Something you soon experience once Jetskifishing, is that every trip can easily be turned into a different adventure. Of late, I have enjoyed exploring some different areas amongst my local fishing grounds. My last two local sessions have seen me heading down the inside of Waiheke Island, to fish what is known as the bottom end.
This particular day had me leaving the less than pleasant central Auckland weather, to these magic conditions only fifteen minutes ride away.
If you haven’t fished this area before, I recommend you go exploring, as there are great fish holding there over the next month. Be sure to study your marine charts so you are familiar with the no fishing zone of the local marine reserve and any submerged rocks. You know you are in the right area for the Snapper when you are being accompanied by the local commercial boats working a 3km zone.
As with the majority of my Snapper fishing, it was once again successful with the Gulp soft baits for the shallow waters of 15 metres.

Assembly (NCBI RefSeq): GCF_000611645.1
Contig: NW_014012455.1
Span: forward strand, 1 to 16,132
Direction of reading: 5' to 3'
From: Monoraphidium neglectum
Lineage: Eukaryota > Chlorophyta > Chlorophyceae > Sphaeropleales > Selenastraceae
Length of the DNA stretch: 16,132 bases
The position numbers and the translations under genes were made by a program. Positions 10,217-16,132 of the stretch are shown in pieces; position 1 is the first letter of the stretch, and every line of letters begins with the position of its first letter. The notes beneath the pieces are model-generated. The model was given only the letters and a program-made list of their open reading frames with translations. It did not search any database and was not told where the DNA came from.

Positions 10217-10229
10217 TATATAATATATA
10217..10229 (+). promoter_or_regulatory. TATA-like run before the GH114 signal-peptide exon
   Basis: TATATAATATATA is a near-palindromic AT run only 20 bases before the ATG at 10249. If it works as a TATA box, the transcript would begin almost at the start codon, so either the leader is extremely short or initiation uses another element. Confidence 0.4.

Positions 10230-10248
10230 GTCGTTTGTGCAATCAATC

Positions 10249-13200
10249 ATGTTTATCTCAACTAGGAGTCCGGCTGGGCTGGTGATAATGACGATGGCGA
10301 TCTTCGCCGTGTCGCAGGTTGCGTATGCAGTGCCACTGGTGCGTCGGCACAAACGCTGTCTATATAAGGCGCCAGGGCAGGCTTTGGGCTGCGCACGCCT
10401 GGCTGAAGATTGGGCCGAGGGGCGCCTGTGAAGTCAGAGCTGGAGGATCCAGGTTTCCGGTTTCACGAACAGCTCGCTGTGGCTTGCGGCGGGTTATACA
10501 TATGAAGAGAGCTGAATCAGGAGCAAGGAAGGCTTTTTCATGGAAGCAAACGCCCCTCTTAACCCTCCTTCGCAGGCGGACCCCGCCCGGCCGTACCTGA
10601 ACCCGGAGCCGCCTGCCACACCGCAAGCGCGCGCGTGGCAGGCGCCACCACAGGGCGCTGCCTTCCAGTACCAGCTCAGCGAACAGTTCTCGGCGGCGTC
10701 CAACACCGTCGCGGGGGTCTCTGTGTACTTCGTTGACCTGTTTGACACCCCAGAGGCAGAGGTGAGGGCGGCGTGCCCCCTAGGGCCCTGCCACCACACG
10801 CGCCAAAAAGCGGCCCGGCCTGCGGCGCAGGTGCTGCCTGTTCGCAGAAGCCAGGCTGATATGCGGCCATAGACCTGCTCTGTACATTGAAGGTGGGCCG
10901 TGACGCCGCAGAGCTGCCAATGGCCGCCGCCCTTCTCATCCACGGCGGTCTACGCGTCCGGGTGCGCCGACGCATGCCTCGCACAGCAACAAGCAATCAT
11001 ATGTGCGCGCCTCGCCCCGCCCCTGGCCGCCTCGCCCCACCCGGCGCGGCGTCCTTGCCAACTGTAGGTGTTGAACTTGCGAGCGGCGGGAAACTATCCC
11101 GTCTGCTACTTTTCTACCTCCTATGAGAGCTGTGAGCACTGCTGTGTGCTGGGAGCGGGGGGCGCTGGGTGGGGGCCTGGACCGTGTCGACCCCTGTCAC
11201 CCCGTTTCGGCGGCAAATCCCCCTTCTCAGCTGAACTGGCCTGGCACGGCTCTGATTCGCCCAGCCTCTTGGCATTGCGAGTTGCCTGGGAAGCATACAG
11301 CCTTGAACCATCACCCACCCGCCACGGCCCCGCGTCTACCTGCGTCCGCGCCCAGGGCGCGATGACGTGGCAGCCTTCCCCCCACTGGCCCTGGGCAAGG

Just like my previous session, the fish were aggressive and hitting any of the coloured baits I threw at them. Curiosity soon got the better of me and I headed over to Gannet Rock where I had released my best Snapper of last week. I’m always eager to have the battles with the big moochas, can’t get enough of that lighter gear action.
I am very selective with what fish I take home for dinner, so many get released, as the biggest attraction for me is the sporting side of Jetskifishing.
When you have your ski setup with the electronics and gadgets such as the systems I have supplied and fitted for my clients, it’s rewarding being able to hunt the fish in the areas you know they are holding. Heading to my GPS spot I had marked on my Raymarine E7 sounder from the previous week, I was able to locate the fish sign. For those unfamiliar with setting for a drift, I then rode about 50 metres past the sign, so I had time to prepare the bait for casting so the bait would float down in to the fish zone.
Great when it works to plan, more fish with the desired eating size getting better.
More fishing and more catching, always exciting when the fish are on the bite. The next fish had some real ‘get up and go’, plenty of string being pulled and I had my hopes set for a solid fish. It was a different species to my all familiar Snapper, this being a nice Trevally, which put up a superior fight.
Eventually the wind started to increase, so I headed back around to Kauri Point to find some shelter.
This is where my better fish of the day came from, just fishing the drop off.